A senior lawmaker stressed on Friday that the Armenian authorities are not obliged to consult with the Council of Europe’s Venice Commission before holding a referendum on controversial constitutional changes drafted by them.
The proposed amendments call for the dismissal of seven of the nine members of Armenia’s Constitutional Court accused by Prime Minister Nikol Pashinian of remaining linked to “the corrupt former regime.” The Armenian parliament controlled by Pashinian’s My Step bloc decided to put them on a referendum on Thursday.
Amid a heated parliament debate on the issue, two representatives of another Council of Europe structure, the Parliamentary Assembly (PACE), urged the authorities in Yerevan to send the amendments to the Venice Commission for examination “as soon as possible.”
“We believe that this opinion … would be valuable to all stakeholders, including the Armenian electorate if a referendum were to be held,” they said in a joint statement.
Commenting on that statement, Vladimir Vartanian, the pro-government chairman of the Armenian parliament committee on legal affairs, said the authorities are under no legal obligation to have the draft amendments examined by the Strasbourg-based watchdog.
Vartanian said they might consider doing so only after President Armen Sarkissian endorses the parliament’s decision to hold the referendum.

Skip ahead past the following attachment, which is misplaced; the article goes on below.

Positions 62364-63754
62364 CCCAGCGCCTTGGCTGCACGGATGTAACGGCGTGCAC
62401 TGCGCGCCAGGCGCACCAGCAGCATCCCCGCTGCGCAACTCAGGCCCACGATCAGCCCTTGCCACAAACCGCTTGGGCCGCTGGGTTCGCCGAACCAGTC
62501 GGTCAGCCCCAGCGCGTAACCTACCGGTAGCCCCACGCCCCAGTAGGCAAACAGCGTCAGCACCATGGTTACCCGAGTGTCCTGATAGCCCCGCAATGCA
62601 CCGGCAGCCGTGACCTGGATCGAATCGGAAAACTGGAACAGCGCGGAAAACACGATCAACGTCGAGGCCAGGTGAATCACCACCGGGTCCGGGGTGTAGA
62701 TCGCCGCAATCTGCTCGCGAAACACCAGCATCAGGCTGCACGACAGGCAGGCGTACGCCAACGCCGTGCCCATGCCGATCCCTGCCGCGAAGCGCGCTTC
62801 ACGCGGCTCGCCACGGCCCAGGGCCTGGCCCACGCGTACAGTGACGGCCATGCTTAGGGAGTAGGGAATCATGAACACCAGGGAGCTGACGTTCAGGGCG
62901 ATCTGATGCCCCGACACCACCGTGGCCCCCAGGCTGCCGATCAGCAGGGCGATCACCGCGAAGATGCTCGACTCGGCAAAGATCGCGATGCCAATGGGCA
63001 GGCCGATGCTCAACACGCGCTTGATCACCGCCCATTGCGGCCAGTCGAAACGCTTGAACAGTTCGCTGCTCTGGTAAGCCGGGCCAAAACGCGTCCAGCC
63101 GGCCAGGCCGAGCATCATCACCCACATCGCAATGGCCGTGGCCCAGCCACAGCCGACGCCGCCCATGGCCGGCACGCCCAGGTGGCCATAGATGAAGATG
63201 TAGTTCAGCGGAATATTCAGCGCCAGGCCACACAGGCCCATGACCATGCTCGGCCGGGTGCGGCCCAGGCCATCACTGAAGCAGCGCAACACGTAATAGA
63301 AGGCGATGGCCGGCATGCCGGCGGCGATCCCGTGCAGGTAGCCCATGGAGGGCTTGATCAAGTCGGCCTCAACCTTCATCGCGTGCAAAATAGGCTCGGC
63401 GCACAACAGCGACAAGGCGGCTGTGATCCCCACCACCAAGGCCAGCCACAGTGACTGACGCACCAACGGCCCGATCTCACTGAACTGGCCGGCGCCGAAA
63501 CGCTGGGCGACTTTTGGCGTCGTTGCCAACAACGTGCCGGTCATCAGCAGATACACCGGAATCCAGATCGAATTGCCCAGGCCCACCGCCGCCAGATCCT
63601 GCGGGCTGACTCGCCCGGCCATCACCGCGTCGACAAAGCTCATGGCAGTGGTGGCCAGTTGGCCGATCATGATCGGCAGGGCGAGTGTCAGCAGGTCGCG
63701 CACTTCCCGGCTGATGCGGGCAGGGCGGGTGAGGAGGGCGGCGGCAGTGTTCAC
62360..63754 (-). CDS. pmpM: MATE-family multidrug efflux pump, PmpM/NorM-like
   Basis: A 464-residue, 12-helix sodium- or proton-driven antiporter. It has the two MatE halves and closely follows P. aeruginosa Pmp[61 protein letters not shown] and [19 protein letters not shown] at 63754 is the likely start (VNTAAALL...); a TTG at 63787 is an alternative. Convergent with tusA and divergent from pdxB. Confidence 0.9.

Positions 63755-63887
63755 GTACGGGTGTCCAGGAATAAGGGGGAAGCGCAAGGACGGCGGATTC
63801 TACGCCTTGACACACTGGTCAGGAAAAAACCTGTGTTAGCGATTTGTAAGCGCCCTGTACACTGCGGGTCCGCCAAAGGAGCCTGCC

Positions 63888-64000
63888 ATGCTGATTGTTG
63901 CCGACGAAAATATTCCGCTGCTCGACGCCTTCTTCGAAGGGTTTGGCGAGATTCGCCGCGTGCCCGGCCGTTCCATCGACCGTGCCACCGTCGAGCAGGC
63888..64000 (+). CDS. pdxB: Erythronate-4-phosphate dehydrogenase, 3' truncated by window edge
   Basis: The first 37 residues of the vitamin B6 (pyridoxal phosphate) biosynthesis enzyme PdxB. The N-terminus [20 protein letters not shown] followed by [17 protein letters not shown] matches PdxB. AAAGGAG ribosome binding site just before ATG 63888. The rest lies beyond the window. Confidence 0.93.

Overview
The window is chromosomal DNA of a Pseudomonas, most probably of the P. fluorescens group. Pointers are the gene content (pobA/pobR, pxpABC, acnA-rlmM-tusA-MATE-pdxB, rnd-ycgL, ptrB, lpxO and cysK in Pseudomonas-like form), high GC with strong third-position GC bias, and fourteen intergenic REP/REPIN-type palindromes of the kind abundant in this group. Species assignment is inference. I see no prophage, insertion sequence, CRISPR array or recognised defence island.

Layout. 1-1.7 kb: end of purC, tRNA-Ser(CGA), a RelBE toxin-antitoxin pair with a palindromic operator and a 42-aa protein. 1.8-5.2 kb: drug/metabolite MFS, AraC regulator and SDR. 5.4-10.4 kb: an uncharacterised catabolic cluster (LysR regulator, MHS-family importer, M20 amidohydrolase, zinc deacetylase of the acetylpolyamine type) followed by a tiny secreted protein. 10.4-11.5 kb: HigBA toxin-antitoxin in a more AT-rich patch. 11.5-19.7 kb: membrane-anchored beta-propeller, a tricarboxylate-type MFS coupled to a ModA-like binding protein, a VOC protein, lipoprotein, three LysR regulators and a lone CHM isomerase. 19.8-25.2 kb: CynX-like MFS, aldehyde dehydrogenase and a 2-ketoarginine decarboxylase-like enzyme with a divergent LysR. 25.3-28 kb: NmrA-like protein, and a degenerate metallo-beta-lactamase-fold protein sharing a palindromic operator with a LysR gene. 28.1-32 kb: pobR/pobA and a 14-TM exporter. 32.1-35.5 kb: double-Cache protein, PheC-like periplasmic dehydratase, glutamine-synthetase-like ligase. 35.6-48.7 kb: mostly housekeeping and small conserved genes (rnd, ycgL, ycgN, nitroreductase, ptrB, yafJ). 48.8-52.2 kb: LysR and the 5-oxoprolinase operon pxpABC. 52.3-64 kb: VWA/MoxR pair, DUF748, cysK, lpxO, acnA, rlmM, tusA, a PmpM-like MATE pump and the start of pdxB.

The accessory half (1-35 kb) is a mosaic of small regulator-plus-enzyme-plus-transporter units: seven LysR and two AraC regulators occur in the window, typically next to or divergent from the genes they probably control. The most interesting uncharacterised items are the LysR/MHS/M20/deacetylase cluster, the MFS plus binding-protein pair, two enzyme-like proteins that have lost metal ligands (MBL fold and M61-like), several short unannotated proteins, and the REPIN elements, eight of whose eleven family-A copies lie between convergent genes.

Leaders of the two parliamentary opposition parties insisted, however, that requesting a Venice Commission opinion is essential for the legitimacy of the process. Naira Zohrabian of the Prosperous Armenia Party (BHK) said this would be a “sensible” move on the part of the authorities.
For his part, Bright Armenia Party (LHK) leader Edmon Marukian again claimed that the far-reaching changes sought by Pashinian are unconstitutional and were passed with serious procedural violations. They must also be scrutinized by the Constitutional Court, he told RFE/RL’s Armenian service.
Marukian also accused Pashinian of illegally threatening and pressuring the seven judges in a speech delivered on the parliament floor during Thursday’s debate.
The BHK, which is led by businessman Gagik Tsarukian, has been more cautious in opposing the proposed changes. Zohrabian said its final position on the referendum depends on the findings of the Venice Commission. But she would not say what her party will do if the authorities bypass the commission.